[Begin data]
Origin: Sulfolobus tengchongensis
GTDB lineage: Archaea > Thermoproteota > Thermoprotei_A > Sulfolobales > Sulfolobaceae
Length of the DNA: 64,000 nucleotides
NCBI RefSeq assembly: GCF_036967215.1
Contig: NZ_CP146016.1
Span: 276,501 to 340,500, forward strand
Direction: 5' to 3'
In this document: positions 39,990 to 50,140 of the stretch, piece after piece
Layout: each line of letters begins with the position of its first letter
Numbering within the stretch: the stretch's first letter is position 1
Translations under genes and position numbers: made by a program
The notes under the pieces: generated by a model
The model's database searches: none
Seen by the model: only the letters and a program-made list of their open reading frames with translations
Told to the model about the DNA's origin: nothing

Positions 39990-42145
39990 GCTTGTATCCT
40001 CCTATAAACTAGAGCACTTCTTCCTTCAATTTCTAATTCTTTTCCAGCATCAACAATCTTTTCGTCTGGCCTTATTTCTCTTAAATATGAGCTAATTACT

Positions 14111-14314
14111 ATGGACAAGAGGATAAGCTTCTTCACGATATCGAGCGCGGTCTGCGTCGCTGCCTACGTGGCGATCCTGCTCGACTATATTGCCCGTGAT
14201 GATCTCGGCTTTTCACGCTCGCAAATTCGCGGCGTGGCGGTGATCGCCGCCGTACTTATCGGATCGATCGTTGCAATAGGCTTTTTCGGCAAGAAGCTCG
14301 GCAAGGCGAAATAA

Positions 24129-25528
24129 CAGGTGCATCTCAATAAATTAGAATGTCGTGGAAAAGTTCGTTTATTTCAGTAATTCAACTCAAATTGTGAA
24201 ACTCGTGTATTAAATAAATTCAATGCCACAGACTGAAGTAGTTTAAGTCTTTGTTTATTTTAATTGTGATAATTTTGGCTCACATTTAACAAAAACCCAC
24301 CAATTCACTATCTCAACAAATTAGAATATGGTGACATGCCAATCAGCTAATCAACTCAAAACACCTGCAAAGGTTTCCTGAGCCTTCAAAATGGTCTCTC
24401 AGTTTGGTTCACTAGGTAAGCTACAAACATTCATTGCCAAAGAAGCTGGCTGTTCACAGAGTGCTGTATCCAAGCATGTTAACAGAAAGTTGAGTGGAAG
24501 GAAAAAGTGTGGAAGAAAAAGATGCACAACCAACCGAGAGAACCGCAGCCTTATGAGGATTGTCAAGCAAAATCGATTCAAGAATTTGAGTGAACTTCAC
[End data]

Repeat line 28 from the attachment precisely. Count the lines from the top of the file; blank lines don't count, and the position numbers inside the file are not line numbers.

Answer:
24501 GAAAAAGTGTGGAAGAAAAAGATGCACAACCAACCGAGAGAACCGCAGCCTTATGAGGATTGTCAAGCAAAATCGATTCAAGAATTTGAGTGAACTTCAC